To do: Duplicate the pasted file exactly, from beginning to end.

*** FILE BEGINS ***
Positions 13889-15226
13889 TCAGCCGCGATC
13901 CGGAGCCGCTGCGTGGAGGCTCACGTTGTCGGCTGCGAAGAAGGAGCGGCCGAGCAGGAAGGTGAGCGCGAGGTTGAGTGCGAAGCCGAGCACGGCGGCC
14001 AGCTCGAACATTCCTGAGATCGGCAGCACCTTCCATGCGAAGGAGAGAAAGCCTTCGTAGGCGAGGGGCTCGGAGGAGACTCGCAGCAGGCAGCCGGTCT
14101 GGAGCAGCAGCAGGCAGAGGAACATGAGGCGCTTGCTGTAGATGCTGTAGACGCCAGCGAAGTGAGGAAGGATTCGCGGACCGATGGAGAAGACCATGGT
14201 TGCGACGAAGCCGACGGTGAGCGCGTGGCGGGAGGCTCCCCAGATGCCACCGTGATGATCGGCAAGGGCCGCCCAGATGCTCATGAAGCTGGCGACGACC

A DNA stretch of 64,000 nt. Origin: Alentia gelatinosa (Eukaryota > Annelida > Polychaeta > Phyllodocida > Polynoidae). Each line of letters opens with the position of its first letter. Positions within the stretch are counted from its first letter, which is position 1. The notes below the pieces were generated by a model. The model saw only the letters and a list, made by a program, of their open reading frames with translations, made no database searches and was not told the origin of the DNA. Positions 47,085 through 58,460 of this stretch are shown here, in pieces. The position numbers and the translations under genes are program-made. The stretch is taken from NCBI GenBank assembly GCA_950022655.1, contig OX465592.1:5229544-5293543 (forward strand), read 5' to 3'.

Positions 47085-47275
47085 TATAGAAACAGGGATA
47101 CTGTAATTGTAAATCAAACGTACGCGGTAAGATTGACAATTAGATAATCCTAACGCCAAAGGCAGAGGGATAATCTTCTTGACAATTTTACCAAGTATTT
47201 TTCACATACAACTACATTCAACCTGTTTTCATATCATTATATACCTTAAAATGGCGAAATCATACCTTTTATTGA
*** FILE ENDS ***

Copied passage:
Positions 13889-15226
13889 TCAGCCGCGATC
13901 CGGAGCCGCTGCGTGGAGGCTCACGTTGTCGGCTGCGAAGAAGGAGCGGCCGAGCAGGAAGGTGAGCGCGAGGTTGAGTGCGAAGCCGAGCACGGCGGCC
14001 AGCTCGAACATTCCTGAGATCGGCAGCACCTTCCATGCGAAGGAGAGAAAGCCTTCGTAGGCGAGGGGCTCGGAGGAGACTCGCAGCAGGCAGCCGGTCT
14101 GGAGCAGCAGCAGGCAGAGGAACATGAGGCGCTTGCTGTAGATGCTGTAGACGCCAGCGAAGTGAGGAAGGATTCGCGGACCGATGGAGAAGACCATGGT
14201 TGCGACGAAGCCGACGGTGAGCGCGTGGCGGGAGGCTCCCCAGATGCCACCGTGATGATCGGCAAGGGCCGCCCAGATGCTCATGAAGCTGGCGACGACC

A DNA stretch of 64,000 nt. Origin: Alentia gelatinosa (Eukaryota > Annelida > Polychaeta > Phyllodocida > Polynoidae). Each line of letters opens with the position of its first letter. Positions within the stretch are counted from its first letter, which is position 1. The notes below the pieces were generated by a model. The model saw only the letters and a list, made by a program, of their open reading frames with translations, made no database searches and was not told the origin of the DNA. Positions 47,085 through 58,460 of this stretch are shown here, in pieces. The position numbers and the translations under genes are program-made. The stretch is taken from NCBI GenBank assembly GCA_950022655.1, contig OX465592.1:5229544-5293543 (forward strand), read 5' to 3'.

Positions 47085-47275
47085 TATAGAAACAGGGATA
47101 CTGTAATTGTAAATCAAACGTACGCGGTAAGATTGACAATTAGATAATCCTAACGCCAAAGGCAGAGGGATAATCTTCTTGACAATTTTACCAAGTATTT
47201 TTCACATACAACTACATTCAACCTGTTTTCATATCATTATATACCTTAAAATGGCGAAATCATACCTTTTATTGA